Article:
GREENVILLE, NC (WITN) Students and staff gathered in ECU's student center on Columbus Day to celebrate Indigenous Peoples' Day and recognize American Indian culture.
Many have chosen to observe this day in place of Columbus Day as away to reclaim the day, saying that the Native Americans were here before Columbus, and that his treatment and mass murder of indigenous people in the 1400's should not make him a hero.
Supporters of Columbus Day, however, defend it by noting his accomplishments in exploration and saying there is room for both holidays.
J.J. Regan, Knights of Columbus financial secretary says, "That's very important I think that's something that we should celebrate as a culture but I think there's room for both holidays. You know I don't think it should be one or the other. If we're gonna live in a diverse nation, we have to learn to live together and with each other's differences."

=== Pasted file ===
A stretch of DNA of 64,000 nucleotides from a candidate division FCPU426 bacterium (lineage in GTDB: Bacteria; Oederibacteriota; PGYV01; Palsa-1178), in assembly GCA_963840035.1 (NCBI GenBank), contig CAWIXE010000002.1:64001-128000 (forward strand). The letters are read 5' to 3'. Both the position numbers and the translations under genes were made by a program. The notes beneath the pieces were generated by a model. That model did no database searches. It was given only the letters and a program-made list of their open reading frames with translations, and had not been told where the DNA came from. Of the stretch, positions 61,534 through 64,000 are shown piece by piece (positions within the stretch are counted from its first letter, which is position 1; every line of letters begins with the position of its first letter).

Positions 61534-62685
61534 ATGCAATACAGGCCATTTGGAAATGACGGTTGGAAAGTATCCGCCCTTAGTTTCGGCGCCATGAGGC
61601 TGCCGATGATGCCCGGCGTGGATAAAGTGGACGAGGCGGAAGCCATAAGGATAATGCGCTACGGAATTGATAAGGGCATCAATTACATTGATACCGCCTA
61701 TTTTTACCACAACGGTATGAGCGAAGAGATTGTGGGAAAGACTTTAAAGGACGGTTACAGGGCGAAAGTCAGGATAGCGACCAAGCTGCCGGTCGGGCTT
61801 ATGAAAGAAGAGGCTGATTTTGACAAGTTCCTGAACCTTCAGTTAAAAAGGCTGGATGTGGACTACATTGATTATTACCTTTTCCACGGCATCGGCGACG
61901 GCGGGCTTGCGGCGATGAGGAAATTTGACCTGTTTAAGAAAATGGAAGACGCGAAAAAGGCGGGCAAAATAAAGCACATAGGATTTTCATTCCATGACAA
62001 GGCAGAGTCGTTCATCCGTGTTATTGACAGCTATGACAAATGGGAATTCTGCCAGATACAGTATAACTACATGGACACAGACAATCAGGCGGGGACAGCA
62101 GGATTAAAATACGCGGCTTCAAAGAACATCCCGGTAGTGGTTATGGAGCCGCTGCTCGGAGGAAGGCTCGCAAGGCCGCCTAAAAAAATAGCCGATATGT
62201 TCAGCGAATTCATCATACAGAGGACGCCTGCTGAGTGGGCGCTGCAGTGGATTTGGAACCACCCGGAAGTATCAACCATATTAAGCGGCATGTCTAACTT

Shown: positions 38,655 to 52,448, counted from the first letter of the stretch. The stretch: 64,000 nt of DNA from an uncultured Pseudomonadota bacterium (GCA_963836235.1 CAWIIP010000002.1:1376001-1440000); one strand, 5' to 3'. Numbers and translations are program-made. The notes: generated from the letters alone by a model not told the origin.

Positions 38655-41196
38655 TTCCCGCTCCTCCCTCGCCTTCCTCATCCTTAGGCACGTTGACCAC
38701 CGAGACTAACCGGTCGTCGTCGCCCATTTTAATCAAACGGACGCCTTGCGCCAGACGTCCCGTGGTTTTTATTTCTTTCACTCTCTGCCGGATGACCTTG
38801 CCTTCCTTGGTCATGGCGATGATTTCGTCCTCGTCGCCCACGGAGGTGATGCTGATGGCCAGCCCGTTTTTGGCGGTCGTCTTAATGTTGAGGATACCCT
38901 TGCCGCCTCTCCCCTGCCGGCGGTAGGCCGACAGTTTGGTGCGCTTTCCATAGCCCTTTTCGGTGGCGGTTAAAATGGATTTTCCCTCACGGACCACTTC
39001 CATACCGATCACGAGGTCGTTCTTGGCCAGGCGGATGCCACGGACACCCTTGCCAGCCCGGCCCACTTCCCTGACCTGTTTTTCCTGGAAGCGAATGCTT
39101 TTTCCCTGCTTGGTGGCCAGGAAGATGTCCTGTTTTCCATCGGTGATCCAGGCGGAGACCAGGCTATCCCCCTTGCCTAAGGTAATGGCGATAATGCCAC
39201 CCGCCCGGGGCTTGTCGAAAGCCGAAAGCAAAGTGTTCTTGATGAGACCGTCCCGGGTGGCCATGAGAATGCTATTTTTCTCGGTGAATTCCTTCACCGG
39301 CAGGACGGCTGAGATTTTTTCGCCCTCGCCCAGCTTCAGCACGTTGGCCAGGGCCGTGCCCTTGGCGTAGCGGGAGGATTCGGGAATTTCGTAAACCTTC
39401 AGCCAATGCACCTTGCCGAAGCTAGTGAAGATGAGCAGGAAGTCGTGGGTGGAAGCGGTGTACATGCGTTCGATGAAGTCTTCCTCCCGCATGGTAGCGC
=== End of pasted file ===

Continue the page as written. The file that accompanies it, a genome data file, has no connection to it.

Aleshia Hunt, the ECU Native American Organization Co-Advisor and from the Lumbee tribe, said the day is important because their people and culture are alive and well. "A lot of people think hey, American Indians are dead and deceased or living on reservations. You meet someone at least once a day if not more than that that is American Indian. We don't walk around with a badge saying, hey I'm American Indian, but we are here," she said.
North Carolina has the 8th highest state population of Native Americans in the U.S., with over 122,000 living here.
Four states have committed to celebrating Indigenous Peoples' Day in place of Columbus Day. They are Minnesota, Vermont, Alaska and South Dakota. U.S. cities across the nation have also committed to this.
Governor Roy Cooper also declared October 14th Indigenous Peoples' day for the state of North Carolina.